The lost art of doing one thing at a time…

Blog03The lost art of doing one thing at a time According to a paper in the journal BMC Psychology, it is a scientific fact that women are better than men at multi tasking. Of course, that’s just one study and there is much conflicting evidence about who does what best. Whether it’s business people switching between incoming emails, running meetings and dealing with crises; or parents driving their kids to school whilst listening to the radio, running though a spelling test, diffusing an argument and planning tonight’s dinner. Multi tasking is a badge of honour that appears to be increasingly vital in today’s world of conflicting priorities and immediate responses.

Back in the day, concentrating on one thing at a time was the done thing. Who, like me, has fond memories of a TV with 3 channels that you turned over by getting up from your chair and twiddling a button? More importantly, when we watched TV we, well, watched TV, exclusively and whole-heartedly. It was something to be relished, enjoyed and savoured. Cut to today’s world and the chances are that whilst watching TV we are also emailing, tweeting, texting – in fact doing any number of things that didn’t even exist before the 90s or the noughties. Let’s face it, first time round Poldark got our whole-hearted attention. This time, even with the lure of semi naked scything, it’s perfectly normal to maintain a running commentary on Twitter using #Poldark whilst getting one’s weekly fix.

The rules of engagement appear to have changed in the corporate world too. In the old days (I know, I sound about 103….) when you went to a meeting you took a copy of the minutes, the agenda and a notebook. Today’s delegates arrive with a whole host of technology from laptop to mobile phone, allowing them to continue their frenetic multitasking either covertly or entirely openly. Heads down, fingers flying over the keyboard or thumbs jabbing at the screen, their involvement in the meeting may be limited to no more than a physical presence. Which rather begs the question – what’s the point in a meeting that no-one is really involved in? Do we give of our best when we are juggling all sorts of unrelated dilemmas? Is it really possible to concentrate on half a dozen things at a time? And more importantly, is the big stuff passing us by whilst we busily try to quieten the noise of the small stuff?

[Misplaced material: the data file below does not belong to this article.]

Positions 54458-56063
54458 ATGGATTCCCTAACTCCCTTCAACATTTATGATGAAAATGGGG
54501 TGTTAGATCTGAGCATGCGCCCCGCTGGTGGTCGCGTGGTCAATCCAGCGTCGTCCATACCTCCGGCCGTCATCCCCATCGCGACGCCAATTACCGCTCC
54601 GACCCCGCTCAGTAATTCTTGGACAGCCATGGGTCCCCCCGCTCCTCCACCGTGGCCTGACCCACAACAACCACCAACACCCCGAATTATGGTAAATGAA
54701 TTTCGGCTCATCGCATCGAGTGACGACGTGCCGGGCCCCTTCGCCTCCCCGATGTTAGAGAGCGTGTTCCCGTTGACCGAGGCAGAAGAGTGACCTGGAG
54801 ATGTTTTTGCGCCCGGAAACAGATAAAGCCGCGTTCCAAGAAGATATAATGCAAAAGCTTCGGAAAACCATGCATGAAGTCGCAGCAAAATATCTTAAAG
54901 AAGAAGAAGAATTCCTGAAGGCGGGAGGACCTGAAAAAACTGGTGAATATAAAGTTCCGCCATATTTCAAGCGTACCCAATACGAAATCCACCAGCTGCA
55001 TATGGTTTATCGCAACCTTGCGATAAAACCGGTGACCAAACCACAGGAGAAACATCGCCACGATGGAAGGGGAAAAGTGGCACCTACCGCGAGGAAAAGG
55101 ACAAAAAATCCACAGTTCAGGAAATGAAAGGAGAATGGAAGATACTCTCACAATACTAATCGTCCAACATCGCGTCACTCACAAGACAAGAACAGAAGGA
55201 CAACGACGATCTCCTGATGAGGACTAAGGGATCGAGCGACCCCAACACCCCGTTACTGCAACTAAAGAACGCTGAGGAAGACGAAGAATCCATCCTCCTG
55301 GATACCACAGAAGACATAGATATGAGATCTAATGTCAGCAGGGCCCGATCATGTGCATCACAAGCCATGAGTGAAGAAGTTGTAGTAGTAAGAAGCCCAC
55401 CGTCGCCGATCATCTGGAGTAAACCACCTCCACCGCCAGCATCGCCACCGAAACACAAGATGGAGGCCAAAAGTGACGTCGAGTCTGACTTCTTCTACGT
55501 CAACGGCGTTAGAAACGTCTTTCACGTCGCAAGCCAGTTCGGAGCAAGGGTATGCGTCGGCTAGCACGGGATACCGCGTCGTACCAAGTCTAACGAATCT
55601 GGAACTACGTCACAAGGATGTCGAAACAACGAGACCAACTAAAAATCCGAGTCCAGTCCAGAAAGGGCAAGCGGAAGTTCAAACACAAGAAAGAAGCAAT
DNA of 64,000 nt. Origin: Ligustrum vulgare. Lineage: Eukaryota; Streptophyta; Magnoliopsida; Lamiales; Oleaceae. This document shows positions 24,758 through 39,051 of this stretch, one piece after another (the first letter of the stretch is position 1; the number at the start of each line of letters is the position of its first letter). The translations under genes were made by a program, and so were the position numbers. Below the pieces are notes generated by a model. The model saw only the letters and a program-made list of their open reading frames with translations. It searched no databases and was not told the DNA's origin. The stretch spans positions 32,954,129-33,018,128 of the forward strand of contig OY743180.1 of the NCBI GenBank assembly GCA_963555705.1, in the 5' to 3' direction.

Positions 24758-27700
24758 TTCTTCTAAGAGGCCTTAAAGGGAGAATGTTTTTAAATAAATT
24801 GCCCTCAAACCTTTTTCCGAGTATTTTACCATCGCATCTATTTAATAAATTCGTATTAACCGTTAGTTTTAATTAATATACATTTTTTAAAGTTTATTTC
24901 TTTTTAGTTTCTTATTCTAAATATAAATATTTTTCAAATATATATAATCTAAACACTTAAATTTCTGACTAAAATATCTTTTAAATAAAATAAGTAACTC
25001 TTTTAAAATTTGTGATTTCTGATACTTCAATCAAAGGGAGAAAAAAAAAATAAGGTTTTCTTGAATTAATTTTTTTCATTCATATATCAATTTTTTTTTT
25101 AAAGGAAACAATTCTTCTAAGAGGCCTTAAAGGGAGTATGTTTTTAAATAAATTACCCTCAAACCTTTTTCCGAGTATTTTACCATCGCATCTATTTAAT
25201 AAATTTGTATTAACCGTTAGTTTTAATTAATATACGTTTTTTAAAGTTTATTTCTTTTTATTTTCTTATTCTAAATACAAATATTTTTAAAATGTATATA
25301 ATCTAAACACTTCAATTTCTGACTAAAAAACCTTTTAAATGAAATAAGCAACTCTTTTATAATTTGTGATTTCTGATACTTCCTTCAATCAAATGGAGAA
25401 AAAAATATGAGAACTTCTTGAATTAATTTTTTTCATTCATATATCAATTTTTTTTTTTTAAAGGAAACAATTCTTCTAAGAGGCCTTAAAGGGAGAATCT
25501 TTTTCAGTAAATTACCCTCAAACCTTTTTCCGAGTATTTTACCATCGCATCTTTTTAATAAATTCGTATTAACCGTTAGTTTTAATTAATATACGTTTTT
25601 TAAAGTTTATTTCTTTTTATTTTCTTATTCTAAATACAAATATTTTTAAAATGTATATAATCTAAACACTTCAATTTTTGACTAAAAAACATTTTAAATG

So here’s a thought. Maybe living in the moment, being in the room, and giving of our all should be the new, aspirational, cutting edge way of leading our lives. 50 is the new 30. Doing one thing at a time is the new multi tasking. Who knows. Perhaps less really is more.